Think I overdid it - Page 2
 
 

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Think I overdid it

This is a discussion on Think I overdid it within the Dressage forums, part of the English Riding category

     
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        02-27-2010, 11:06 AM
      #11
    Banned
    Quote:
    Originally Posted by Jubilee    
    I'll say it again... LAZY. All horses are essentially lazy animals, that doesn't mean they are slow pokes, it means they want to get out of work and will express this fact in different ways.
    People just love to label, don't they?

    Horse's aren't lazy. Never met one, never owned one, and I've been involved in thousands of horses over the years, of various ages, breeds, etc...

    They can 'appear' lazy when they don't understand what's being ask of them. When they're sore, lame and in pain. When they're being asked to do something they can't physically do. When the relationship between them and their human is lacking. When they're turned into automatons with mind-numbing repetition. When there's inconsistency in training/riding. When they're being managed poorly.

    But it's only an appearance. It's not real. But it's a fine excuse for the people to use.

    I assure you, not one of my horses wants to get out of work. They thrive on it, the stimulation of mind, body and soul. To have a purpose, a motivation, and a rewarding partnership where the utmost respect and trust is demonstrated.
         
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        02-27-2010, 11:08 AM
      #12
    Banned
    Quote:
    Originally Posted by MyBoyPuck    
    He isn't a lazy horse, but he will use new things he's learned to mess with my head and get out of working. He's a bit silly that way. Guess we have one of those rider/horse "conversations" coming up. (hee hee).
    He's not messing with your head, nor trying to get out of work. He's simply responding to the environment you've provided. Change it, and he will change too.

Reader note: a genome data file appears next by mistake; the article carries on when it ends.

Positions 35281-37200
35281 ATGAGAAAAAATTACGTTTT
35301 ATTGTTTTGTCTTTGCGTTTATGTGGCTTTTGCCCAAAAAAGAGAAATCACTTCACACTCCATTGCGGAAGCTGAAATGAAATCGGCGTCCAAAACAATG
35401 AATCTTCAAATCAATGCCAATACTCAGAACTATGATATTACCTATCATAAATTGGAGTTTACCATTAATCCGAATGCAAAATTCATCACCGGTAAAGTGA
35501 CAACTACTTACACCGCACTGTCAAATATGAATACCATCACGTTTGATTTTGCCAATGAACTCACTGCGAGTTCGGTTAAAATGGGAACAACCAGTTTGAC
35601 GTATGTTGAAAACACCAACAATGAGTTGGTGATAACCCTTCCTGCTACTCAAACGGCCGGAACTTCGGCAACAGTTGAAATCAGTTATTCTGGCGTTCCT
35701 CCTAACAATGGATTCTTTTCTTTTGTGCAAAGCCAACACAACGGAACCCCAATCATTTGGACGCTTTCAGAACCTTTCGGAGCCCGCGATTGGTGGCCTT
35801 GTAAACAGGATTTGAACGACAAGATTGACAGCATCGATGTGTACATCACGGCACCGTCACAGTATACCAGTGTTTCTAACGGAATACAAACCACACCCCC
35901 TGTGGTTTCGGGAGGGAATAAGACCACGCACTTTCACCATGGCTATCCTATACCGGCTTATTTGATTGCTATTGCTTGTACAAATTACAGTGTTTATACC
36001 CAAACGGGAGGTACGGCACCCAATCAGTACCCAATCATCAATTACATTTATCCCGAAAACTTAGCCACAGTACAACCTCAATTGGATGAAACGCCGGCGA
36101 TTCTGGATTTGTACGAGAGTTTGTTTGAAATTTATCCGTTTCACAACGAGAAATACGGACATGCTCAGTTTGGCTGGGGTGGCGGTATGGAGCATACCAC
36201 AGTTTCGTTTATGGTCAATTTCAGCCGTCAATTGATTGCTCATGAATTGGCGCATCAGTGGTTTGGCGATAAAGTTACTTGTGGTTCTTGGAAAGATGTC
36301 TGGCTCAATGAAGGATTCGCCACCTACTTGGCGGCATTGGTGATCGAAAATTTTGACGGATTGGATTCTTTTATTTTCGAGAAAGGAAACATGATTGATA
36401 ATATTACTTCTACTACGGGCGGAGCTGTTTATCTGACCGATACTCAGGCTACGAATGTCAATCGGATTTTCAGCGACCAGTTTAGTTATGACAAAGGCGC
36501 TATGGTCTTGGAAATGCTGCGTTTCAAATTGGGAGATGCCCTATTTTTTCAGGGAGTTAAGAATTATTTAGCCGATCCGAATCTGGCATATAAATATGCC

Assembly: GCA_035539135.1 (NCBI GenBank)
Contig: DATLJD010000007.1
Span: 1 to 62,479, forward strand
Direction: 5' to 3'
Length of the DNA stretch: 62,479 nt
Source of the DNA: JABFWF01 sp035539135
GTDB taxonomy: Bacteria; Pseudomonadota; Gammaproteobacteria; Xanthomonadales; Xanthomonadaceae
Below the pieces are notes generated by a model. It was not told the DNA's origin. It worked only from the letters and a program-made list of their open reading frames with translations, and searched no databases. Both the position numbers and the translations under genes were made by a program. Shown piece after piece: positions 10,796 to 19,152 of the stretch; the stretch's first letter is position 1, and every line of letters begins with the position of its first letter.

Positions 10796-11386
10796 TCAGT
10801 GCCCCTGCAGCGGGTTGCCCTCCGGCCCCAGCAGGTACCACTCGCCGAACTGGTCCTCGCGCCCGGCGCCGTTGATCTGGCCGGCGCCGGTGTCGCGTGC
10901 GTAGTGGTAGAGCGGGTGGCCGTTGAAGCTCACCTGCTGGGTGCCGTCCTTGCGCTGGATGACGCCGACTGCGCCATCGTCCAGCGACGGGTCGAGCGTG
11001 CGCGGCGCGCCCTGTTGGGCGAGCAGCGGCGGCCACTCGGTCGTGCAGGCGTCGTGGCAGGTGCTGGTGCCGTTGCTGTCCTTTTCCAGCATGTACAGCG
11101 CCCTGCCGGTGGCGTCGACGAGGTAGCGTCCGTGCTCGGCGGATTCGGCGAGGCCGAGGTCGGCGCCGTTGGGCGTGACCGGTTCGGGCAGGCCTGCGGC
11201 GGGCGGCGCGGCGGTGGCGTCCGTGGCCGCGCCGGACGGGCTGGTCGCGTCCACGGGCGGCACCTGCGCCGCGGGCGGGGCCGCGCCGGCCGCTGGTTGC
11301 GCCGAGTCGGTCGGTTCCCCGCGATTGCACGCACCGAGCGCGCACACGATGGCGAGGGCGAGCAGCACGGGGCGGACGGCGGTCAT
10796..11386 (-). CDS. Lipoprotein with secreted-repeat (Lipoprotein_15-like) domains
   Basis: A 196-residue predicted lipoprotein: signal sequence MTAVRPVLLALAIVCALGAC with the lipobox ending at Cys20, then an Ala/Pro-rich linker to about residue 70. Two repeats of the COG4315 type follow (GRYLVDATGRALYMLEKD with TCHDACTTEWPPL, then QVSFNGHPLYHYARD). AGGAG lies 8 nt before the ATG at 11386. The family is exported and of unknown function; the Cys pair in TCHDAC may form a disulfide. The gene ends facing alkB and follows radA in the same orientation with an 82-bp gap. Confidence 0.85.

03-02-2010, 08:13 PM
      #13
    Weanling
    I would say there are lazy horses, just as there are lazy people....but definitely most are NOT lazy...although we can make them that way I.e. Lesson horses who are sick of the same boring routine day after day....horses who are being overworked....etc.

    Those ones who ARE lazy....fine...they're lazy. But that doesn't mean all horses are!!! I know some lazy horse people...but certainly most of us are not! I know lazy kids and lazy women and lazy men too, but that doesn't mean they all are.
         
        03-02-2010, 09:27 PM
      #14
    Trained
    Please ladies, this isn't about a lazy horse. It's just a horse that had to go sideways for 3 long months. Today we finally got a mild day and nice dry ring. We went FORWARD!!! We just kept trotting and cantering around like a pair of idiots. Both me and horsey went perfectly straight with plenty of impulsion and had a blast. Problem solved. Lesson learned, too much of anything is not productive.
         
        03-09-2010, 06:30 PM
      #15
    Weanling
    Haha, you're right....I just felt the need to point out that we shouldn't assume a horse is lazy. :p Good to hear things have improved!
         
        03-10-2010, 11:17 AM
      #16
    Weanling
    A couple of things:
    1.) Mercedes (I think?) stated your problem is forward. They are correct. If he "bulges" when you apply leg aides for forward you can try one of 2 things: either use your SEAT to push him forward (pulse it like your legs being careful NOT to keep it "on" all the time) OR a whip behind your leg. When I ride less experienced horses into he arena I ask for a "mini" trot lengthening going towards "X" so horse stays straight.
    2.) Taking your legs off creates a problem - instead BOTH legs needs to rest along his side equally and act like "walls". If he tries to move his butt left your left leg is hanging there "preventing" him from moving his barrel/butt left, NOT pushing, just blocking.
         
        03-10-2010, 07:14 PM
      #17
    Trained
    Thanks Valentina, but as I said in an above post, the problem is long gone. If anything, it translated into a fabulous conversation between me and Puck. Now that we're back to regular riding complete with trotting, cantering and jumping, the forward is back big time, and he's become so sensitive to my seat, I can straighten or tweak his path with the most minimal adjustments in my weight and seat. It's fantastic.
         

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